Missing the Point While Missing the Exit

A couple of Sundays ago the New York Times Book Review devoted their front page to Traffic by Tom Vanderbilt. This scholarly and intriguing work of nonfiction explores the history of traffic patterns and driver culture, particularly in America. It was a glowing review of a book that deserves to be read by anyone holding a drivers’ license.

The kudo-filled review compelled Paul Sheridan of Northport, Maine to hop on the internet and point his browser to his local library’s web site to place a hold. In addition to the print format, he was “dismayed to see that it was also available on 11 CDs.” Mr. Sheridan can see the benefits to ripping the CDs to an iPod or other portable listening device for gym or mass transit commuter use. But he is bemused by “the irony in the listener’s absorbing Vanderbilt’s concepts while driving, and changing the disc every 74 minutes.” (Italics, like opinions, are all mine. No one else is having any).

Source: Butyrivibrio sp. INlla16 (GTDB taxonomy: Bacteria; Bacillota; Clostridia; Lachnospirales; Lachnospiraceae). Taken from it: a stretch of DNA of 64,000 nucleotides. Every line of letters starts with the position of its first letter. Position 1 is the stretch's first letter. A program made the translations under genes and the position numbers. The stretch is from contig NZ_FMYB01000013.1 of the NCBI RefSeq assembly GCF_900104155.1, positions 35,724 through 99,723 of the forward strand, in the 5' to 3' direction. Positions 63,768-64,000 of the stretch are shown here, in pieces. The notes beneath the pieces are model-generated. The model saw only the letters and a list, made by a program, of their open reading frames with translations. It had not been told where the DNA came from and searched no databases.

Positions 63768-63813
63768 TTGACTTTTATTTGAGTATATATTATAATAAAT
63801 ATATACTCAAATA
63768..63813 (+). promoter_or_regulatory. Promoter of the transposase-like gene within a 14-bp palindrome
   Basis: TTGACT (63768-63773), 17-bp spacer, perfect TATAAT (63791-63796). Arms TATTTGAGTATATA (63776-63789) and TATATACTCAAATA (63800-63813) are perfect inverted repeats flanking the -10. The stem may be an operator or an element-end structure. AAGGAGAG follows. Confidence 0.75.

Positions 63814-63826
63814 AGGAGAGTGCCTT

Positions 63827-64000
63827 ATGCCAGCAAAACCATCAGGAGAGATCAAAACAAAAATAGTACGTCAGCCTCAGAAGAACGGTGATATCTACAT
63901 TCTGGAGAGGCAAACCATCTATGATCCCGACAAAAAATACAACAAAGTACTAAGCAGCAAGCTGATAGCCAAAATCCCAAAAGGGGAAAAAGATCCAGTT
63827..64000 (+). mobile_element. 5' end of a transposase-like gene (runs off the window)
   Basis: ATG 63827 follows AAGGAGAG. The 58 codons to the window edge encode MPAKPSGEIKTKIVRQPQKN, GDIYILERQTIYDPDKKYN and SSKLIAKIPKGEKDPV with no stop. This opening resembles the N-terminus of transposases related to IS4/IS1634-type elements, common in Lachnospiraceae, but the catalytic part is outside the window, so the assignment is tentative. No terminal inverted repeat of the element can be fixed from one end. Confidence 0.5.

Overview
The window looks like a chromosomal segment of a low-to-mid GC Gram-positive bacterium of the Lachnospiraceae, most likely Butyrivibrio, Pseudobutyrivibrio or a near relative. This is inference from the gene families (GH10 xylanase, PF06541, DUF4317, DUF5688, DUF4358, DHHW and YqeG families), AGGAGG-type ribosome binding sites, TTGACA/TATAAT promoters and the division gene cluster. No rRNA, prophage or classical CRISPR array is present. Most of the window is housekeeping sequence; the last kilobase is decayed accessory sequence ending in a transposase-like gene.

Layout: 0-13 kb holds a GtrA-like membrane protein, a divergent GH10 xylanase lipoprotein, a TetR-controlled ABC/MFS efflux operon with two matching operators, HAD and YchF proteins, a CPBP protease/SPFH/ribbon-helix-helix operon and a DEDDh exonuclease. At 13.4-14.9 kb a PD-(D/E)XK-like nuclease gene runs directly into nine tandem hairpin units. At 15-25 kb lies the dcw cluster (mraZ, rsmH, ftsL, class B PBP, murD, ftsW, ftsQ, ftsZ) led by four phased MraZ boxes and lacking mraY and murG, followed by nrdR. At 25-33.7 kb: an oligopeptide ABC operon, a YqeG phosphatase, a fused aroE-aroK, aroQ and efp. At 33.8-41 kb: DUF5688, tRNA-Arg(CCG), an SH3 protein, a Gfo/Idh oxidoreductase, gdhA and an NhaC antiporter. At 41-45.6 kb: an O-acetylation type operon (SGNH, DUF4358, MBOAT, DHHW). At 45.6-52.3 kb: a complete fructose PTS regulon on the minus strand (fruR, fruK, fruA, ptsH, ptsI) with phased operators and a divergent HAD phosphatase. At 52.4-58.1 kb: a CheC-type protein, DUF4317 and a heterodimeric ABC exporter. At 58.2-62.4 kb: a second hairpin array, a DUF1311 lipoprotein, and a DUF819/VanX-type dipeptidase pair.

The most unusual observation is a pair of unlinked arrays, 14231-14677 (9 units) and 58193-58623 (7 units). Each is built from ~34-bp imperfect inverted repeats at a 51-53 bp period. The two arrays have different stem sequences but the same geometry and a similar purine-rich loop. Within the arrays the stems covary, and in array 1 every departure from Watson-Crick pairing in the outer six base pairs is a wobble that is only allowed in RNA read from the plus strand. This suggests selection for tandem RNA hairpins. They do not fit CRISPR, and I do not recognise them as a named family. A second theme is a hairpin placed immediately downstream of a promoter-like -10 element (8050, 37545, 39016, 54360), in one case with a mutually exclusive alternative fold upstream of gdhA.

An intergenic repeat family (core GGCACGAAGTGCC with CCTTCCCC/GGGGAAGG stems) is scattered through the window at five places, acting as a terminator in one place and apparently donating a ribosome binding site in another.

First, I can’t imagine the poor sod who has a commute to work that lasts more than an hour and fifteen minutes, from front door to office cube. Second, I should think that listening to a book while driving is infinitely safer than reading a book while driving. Mr. Sheridan, check your rear view mirror. If you can’t see the title, then it’s safe to merge. :)


I actually READ that book, did you?

To the commentator:

I actually READ Tom Vanderbilt's book, TRAFFIC.

A major point in the book was the extensive research on distracted driving--whether changing CD's (and yes, there are people with commutes of at least 2.5 hours, one way!--not me, fortunately), or fiddling with radio dials, or talking on the cell phone, all can be the proximate cause of crashes.

So there was the irony--a dense, fact-filled book that MIGHT be listened to by someone driving. Lighten up and laugh a bit...

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